As for Bruno Mars, for some reason I thought he was an indie sensation, so when I saw him on Saturday Night Live, I was confused. Unless this is indie music's new thing. If we can love Paul Simon (and we do), can we not love Billy Joel?

(Furthermore, I am not sure if Bruno Mars is the individual or the band.)

AGF said...

I think Bruno Mars is one guy, a pop songwriter with a few hits to his name who decided to move behind the mic and try his own luck. I never sensed 'indie' unless you mean in the way that Kanye was once sort of indie, like backpack, but quickly threw all of that off and began believing in his own myth.

(Coworkers and I were recently discussing the coming Kanye trainwreck, when it might occur, the particulars, and just how unsightly it would no doubt be.)

We wholeheartedly endorse both Paul Simon and Billy Joel, the latter endorsement underscored late one night when, driving home on country roads, I was scanning the AM dial, sort of amazed that it still existed and that anyone bothered to play music on it, when Mr. Joel's "Only the Good Die Young" flared to life from somewhere in the murky ether. It was affirming in a very lovely way.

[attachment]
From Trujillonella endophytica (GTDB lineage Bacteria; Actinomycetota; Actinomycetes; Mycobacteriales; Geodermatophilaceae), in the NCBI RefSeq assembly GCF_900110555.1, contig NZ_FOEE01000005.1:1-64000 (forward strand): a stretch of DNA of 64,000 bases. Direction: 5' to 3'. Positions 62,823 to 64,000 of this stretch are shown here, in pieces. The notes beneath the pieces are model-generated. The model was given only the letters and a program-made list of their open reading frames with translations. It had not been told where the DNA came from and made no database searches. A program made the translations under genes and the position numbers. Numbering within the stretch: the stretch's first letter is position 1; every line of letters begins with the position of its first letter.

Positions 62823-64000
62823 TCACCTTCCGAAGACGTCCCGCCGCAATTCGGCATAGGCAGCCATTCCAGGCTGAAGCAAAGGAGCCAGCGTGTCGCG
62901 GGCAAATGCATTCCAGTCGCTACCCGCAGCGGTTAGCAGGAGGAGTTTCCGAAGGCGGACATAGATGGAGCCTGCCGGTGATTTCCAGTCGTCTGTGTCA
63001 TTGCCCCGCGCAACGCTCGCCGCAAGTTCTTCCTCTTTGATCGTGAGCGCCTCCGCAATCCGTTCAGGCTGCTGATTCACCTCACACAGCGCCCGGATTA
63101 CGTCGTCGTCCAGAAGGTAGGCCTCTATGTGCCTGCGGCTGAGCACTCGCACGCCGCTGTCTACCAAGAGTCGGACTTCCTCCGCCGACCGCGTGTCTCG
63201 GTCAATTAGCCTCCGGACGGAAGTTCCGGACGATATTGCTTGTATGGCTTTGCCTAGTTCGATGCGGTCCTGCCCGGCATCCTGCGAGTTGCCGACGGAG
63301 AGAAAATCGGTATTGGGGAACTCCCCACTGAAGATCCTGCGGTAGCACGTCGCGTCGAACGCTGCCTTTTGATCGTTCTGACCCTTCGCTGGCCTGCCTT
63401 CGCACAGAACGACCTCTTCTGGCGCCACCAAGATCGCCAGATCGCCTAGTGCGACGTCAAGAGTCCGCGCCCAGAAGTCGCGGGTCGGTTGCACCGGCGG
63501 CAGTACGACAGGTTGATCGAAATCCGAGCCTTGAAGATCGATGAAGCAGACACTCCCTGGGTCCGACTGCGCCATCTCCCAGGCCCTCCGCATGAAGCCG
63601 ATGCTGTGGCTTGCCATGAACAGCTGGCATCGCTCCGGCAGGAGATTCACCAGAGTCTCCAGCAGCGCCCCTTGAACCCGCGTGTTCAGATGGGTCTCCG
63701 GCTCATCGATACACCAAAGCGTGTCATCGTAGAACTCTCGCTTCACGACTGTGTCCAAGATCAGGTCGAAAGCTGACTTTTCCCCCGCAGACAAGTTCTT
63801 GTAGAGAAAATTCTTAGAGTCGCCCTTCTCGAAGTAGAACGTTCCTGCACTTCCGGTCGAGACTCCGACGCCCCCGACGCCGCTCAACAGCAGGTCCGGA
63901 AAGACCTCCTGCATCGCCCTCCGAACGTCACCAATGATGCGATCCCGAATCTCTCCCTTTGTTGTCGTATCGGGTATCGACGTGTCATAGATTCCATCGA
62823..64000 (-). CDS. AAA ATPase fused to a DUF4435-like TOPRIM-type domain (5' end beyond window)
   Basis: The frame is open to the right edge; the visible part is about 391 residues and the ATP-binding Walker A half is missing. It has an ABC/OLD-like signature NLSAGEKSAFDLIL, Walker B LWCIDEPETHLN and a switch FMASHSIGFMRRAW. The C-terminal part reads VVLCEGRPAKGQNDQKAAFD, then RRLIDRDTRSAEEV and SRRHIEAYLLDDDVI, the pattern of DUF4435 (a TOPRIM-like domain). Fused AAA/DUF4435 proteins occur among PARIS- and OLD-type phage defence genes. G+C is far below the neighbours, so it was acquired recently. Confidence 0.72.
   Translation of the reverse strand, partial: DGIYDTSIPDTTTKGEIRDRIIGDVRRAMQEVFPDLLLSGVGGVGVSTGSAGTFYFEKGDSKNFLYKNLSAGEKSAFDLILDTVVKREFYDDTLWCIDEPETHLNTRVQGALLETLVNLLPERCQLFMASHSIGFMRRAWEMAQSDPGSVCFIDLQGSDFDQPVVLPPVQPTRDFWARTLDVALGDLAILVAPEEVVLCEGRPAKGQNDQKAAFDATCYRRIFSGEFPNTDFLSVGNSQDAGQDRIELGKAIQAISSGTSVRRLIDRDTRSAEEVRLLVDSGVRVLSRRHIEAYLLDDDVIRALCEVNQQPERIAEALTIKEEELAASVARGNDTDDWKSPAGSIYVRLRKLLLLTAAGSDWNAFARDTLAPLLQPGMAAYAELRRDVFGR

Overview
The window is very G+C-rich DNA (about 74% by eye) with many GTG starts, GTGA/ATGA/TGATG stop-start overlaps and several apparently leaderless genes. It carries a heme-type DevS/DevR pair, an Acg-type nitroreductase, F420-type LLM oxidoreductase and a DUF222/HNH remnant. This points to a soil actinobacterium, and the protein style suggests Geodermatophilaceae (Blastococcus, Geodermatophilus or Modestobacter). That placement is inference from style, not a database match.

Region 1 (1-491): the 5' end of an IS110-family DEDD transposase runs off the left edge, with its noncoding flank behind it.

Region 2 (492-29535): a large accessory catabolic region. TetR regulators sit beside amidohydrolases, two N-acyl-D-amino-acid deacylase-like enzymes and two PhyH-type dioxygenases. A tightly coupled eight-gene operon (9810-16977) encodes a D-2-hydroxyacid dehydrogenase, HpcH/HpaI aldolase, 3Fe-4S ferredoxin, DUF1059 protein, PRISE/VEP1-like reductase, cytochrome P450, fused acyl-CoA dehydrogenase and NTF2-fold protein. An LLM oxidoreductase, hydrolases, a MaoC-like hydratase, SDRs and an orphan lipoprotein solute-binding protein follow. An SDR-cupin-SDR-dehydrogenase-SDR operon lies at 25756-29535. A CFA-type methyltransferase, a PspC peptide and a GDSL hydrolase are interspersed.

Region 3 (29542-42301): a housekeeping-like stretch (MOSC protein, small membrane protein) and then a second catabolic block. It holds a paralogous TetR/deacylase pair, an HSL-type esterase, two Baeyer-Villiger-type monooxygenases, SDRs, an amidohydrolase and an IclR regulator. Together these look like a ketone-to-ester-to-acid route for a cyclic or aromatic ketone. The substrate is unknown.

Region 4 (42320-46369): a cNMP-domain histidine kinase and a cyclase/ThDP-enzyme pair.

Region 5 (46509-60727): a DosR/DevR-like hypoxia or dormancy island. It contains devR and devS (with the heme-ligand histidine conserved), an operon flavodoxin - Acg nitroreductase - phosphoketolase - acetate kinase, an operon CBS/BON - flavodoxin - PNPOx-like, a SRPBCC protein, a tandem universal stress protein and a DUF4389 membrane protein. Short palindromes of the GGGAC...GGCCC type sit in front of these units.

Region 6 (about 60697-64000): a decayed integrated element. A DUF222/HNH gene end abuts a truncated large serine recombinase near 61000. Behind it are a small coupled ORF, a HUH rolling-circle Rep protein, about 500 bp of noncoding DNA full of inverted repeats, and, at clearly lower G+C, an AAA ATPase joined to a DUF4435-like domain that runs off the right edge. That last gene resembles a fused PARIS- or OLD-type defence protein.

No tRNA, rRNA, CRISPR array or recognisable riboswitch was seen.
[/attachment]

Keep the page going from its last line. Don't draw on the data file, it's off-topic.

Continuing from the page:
Maybe one day I'll feel the same way about Bruno Mars, but I kind of doubt it. But maybe my kids will. After all, they'll be closer to BM, while they'll be as distant from Simon and Joel as I am from, I don't know, Al Jolson.


Nirmala said...

Yeah, I don't know from where my "Bruno Mars is indie" impression came. Perhaps because he was arrested for coke possession? haha

Sean and I were recently discussing the probability that Kanye West is bipolar, or at least suffering from depression. I think Kanye has admitted as much. The thing is, when he's up, he's terrifically enjoyable (crazy Tweets, the SNL performances from a few weeks ago and the 34-minute music video he released shortly thereafter). There's some genius there, no?